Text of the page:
Much as we hate to admit it but the overall funding has taken a dip (4.9 billion USD in ’15 to 4 billion USD in ’16E), but the silver lining is that the number of deals has gone up from 600 to 650 this year, signalling smaller ticket sizes and a wider spread. We want to look at it as a market rationalisation exercise after some of the unrealistic valuations seen in the past. In some ways this course correction was necessary to weed out the non-serious players, as strong fundamentals trumped over hype. It was also discernible that bootstrapping and crowdfunding were seen as viable alternatives – a fitting reply to muted sentiments. The eco-system has come to be synonymous with innovation so it is only natural that players will seek out new avenues to beat the market blues.


Cluster formation seems to be working well. Clearly the leaders are - Bengaluru, Delhi-NCR and Mumbai, followed by the “Emergents” – Hyderabad, Pune and Chennai and finally the Aspirants – upcoming cities such as Kochi, Kolkata and Jaipur. If you see overall, the spread has been pan India, a most encouraging sign.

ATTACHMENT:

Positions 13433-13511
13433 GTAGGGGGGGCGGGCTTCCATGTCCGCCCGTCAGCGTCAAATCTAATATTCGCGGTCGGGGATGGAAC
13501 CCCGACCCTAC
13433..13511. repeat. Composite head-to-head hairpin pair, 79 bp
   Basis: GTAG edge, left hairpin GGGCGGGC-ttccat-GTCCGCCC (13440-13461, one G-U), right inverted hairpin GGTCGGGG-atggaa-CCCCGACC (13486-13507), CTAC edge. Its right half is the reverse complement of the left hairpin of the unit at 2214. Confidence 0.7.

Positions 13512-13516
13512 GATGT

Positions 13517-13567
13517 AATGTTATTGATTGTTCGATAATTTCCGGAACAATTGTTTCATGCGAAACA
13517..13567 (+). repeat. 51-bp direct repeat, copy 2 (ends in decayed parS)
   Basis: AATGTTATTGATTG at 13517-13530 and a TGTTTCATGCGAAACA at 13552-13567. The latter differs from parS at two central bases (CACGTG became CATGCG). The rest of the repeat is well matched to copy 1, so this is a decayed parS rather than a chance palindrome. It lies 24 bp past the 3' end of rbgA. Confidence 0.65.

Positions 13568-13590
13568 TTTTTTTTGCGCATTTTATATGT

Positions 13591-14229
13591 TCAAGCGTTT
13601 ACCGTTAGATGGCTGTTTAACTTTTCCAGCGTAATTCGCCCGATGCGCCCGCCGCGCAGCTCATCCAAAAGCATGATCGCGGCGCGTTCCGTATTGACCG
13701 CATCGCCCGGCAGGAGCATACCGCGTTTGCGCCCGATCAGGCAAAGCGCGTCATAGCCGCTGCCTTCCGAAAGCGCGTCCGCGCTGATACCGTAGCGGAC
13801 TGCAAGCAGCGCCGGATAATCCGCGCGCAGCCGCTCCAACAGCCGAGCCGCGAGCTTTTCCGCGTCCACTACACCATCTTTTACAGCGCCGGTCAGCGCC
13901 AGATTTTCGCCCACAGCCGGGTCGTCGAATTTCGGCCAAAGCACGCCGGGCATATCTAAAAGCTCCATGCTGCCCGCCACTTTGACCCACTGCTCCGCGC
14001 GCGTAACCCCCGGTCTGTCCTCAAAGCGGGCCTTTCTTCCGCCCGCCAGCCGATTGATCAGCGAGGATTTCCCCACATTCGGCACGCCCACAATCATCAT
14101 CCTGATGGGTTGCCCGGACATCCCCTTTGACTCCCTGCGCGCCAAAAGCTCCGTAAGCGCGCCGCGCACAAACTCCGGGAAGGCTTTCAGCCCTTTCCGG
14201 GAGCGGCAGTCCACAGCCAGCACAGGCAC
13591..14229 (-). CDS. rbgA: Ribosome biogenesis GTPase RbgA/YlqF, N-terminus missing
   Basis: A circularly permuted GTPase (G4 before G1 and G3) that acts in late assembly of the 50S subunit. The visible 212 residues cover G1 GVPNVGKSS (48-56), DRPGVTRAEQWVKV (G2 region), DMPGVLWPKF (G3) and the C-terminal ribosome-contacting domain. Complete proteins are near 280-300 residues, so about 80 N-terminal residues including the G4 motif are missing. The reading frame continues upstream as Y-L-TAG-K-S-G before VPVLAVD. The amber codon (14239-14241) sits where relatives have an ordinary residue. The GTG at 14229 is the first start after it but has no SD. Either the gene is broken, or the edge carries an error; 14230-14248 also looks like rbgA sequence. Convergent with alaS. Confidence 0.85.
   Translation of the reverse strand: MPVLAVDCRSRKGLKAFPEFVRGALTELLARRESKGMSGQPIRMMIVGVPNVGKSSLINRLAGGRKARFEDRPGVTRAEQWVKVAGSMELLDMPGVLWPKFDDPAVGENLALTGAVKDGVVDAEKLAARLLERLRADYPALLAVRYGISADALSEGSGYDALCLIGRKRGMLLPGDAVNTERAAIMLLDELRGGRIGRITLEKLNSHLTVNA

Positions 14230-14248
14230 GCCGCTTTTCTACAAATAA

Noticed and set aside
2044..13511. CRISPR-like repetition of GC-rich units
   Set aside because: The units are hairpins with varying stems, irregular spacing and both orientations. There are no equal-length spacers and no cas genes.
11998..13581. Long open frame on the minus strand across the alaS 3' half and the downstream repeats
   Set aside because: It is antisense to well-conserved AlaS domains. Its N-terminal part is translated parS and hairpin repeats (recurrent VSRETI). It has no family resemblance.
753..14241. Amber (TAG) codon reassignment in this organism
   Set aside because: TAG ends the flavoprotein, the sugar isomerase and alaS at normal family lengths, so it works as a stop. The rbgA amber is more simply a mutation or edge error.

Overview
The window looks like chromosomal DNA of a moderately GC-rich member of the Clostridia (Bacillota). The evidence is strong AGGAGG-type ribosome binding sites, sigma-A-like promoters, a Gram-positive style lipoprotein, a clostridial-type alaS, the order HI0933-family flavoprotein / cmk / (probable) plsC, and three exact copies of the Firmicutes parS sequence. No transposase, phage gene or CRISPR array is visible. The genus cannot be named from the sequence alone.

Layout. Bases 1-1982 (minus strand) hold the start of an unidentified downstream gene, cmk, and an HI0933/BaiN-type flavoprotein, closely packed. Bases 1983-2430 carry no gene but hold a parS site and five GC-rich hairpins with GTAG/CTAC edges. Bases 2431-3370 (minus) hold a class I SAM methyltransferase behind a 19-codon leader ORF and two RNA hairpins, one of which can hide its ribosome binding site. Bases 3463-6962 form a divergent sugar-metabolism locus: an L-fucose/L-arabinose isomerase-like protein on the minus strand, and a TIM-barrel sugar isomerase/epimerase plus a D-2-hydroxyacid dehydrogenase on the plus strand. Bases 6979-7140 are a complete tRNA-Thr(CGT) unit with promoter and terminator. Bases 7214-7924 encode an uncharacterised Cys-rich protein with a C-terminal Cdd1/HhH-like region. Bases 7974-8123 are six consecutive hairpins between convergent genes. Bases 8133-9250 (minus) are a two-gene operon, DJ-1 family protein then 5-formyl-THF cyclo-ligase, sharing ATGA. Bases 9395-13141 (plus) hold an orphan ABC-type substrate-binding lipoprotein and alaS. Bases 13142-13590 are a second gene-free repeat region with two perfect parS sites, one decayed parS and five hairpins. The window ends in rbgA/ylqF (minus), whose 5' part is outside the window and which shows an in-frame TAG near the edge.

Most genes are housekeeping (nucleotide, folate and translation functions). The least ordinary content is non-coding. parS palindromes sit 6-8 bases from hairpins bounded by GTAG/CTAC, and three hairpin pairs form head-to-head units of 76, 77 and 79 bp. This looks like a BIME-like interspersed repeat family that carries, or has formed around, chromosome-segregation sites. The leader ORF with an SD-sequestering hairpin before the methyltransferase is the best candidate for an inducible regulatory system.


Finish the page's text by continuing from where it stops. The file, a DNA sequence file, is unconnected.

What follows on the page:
At NPC in Bangalore, the Startup Report is going to be released. Might I add, the level of detailing done to dissect the trends has been quite remarkable. A comprehensive Ready Reference of sorts that renders great insights about the ecosystem and its players including the government, academia and incubators. At the end, there’s a particular slide called “Quick Facts” which I really liked. It collates several parameters like Global Innovation Index, time taken to startup, corporate tax rate, number of investors (VC and Angels), Unicorns and the number of Incubators, to give an overall perspective as how India matches up to the RoW - US, UK, Israel and China.


Without getting into granular aspects right now, let me urge you to get hold of this report, and decipher for yourself in which direction is the sector heading.   


We have lead researcher of the report Manishree Bhattacharya  with us to answer any questions. Use the tag startupreport2016 to find related content and npc2016 to find content about the NASSCOM Product Conclave.